What is Post Traumatic Stress Disorder in Dogs? Why Dr. Miho Nagasawa’s research paper about ABANDONED DOGS AT FUKUSHIMA, JAPAN and PTSD-LIKE EFFECTS IN DOGS is so important.

Why Dr. Miho Nagasawa’s research paper about ABANDONED DOGS AT FUKUSHIMA, JAPAN and PTSD-LIKE EFFECTS IN DOGS IS SO IMPORTANT.Impaired learning and an inability to bond with humans were two of the post- traumatic disorder symptoms displayed by both humans and dogs.Cortisol levels in the Fukushima dogs remained at higher levels than the Kanagawa dogs, even after ten weeks of care.

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Image Credit: Claudia Bensimoun

In order to recognize the signs of stress in performance or working dogs, one must try to visualize the external stressors in a dog’s environment. Although it is impossible to measure levels of stress, it is certainly possible to measure certain stressors in a dog’s environment.

Understanding some of these signs of stress in working dogs that may include:

Panting, yawning, avoiding eye contact, shivering, licking, tucked tail, general restlessness, muscle tension, zooming around the ring and avoidance of the handler or pet parents is key to improving overall performance in dogs.

While many handlers and dog parents are familiar with some of these stressful behaviors, it may be interesting to note that many of these behaviors were found in the Fukushima dogs in Japan.They can also be found in rescue dogs that have had traumatic experiences in the past.

In agility dogs where speed, accuracy and timing are important, many performance/working dogs may display signs of stress when in a new environment.

According to Dr. Miho Nagasawa’s research paper, the dogs that were abandoned at Fukushima, Japan displayed severe symptoms of canine stress, similar to humans with post-traumatic stress disorder. Although this varies from the stress experienced in performance dogs, stress and its effects on learning and behavior in all canines should not be ignored.

A dog’s well-being depends on the absence of stress. Although some research papers say that a little bit of stress may be beneficial to a dog’s performance.

According to Dr. Miho Nagasawa the Fukushima dogs had stress hormones that were far higher than normal and that lasted over a period of ten weeks.

“ The Fukushima dogs had significantly less aggression toward unfamiliar people, were harder to train, and exhibited less attachment to caregivers than the dogs from the other region of Japan.” Miho Nagasawa, Veterinary scientist and author via Los Angeles Times, Science Now.

“In Fukushima, Japan, a prolonged refugee situation caused by a major nuclear incident after the earthquake of March 11, 2011 has led to the unintentional abandonment of many pets. We received stray or abandoned dogs from rescue centers in Fukushima Prefecture. During re-socialization training and health care, we accessed the behavioral characteristics and the urine cortisol level of each dog and compared them with those of other abandoned dogs not involved in this earthquake. The dogs from Fukushima showed significantly lower aggression toward unfamiliar people, trainability, and attachment to their caretakers; also, urine cortisol levels in the dogs from Fukushima were 5–10-fold higher than those in abandoned dogs from another area of Japan. These results suggested that the dogs from Fukushima suffered through an extremely stressful crisis.”   Miho Nagasawa via Nature’s Scientific Report.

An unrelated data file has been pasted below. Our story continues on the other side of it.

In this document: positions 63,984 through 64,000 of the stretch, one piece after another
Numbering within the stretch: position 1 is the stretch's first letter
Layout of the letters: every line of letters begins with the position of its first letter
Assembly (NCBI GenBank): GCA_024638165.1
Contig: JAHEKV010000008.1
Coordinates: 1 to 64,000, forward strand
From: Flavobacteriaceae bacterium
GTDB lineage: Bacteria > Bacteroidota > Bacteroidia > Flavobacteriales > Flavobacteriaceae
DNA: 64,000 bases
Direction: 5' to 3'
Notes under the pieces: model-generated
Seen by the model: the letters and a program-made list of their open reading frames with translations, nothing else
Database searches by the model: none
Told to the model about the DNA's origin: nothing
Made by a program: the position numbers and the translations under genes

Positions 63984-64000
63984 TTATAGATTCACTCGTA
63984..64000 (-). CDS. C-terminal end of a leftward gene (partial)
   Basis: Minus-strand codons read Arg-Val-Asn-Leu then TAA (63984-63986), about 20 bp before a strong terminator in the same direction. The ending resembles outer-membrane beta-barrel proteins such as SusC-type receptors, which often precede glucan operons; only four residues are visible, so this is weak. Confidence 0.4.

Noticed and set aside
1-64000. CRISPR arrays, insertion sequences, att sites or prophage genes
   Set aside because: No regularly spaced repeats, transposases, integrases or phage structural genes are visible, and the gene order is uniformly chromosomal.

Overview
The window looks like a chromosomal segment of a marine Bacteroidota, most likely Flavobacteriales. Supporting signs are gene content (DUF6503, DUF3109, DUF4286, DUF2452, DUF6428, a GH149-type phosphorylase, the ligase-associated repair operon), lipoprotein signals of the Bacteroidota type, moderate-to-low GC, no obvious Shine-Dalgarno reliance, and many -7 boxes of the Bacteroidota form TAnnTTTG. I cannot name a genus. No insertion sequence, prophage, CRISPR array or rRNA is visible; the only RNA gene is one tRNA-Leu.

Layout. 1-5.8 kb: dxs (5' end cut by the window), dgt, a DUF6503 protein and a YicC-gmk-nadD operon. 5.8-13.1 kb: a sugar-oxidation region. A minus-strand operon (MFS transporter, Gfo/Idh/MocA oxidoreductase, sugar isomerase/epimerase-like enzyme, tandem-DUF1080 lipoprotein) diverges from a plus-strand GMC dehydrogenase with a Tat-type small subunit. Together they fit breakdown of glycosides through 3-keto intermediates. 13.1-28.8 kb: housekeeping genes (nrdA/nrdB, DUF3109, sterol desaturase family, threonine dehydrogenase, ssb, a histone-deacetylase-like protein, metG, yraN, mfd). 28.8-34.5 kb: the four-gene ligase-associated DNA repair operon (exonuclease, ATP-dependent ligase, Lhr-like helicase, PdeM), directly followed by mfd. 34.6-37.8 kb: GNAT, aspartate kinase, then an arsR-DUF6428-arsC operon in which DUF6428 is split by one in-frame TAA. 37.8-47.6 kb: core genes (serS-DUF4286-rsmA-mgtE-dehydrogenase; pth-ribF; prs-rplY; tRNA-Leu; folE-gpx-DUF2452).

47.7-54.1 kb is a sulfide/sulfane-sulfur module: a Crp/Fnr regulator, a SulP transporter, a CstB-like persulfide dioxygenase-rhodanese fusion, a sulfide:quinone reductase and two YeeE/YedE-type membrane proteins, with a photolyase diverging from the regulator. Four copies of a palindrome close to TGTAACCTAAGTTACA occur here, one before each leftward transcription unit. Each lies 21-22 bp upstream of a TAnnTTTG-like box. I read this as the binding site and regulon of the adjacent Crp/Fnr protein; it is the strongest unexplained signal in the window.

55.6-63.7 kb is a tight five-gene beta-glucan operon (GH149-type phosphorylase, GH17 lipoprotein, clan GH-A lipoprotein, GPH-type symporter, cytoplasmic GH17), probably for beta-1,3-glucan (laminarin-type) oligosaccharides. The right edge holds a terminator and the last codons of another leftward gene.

“In human studies, chronic stress has been shown to induce psychological disorders. We expected that the Fukushima dogs might be under chronic stress and show behavioral and neuroendocrine stress responses that may possibly be attributable to the above-mentioned unusual living environments. Therefore, in order to elucidate the impacts of stress from one of the highest magnitude earthquakes recorded in history, we compared behavior and urinary cortisol levels between disaster-affected dogs and non-disaster-affected abandoned dogs. The levels were significantly higher in dogs from Fukushima than in those from Kanagawa. Fukushima dogs’ urinary cortisol levels were highest on the day of arrival and declined significantly after the 8th day, while the Kanagawa dogs showed no significant changes in urine cortisol levels over time.Humans affected by the disaster are already recovering and gradually returning to normal life. However, our results suggest the possibility that stress can induce excessive, deep psychosomatic impacts with implicit behavioral manifestations, such as deficits in attachment and learning ability also in dogs. Long-term care and concern regarding the psychological impact of disasters appears necessary in humans and companion animals.” Miho Nagasawa and colleagues via Nature’s Scientific Report.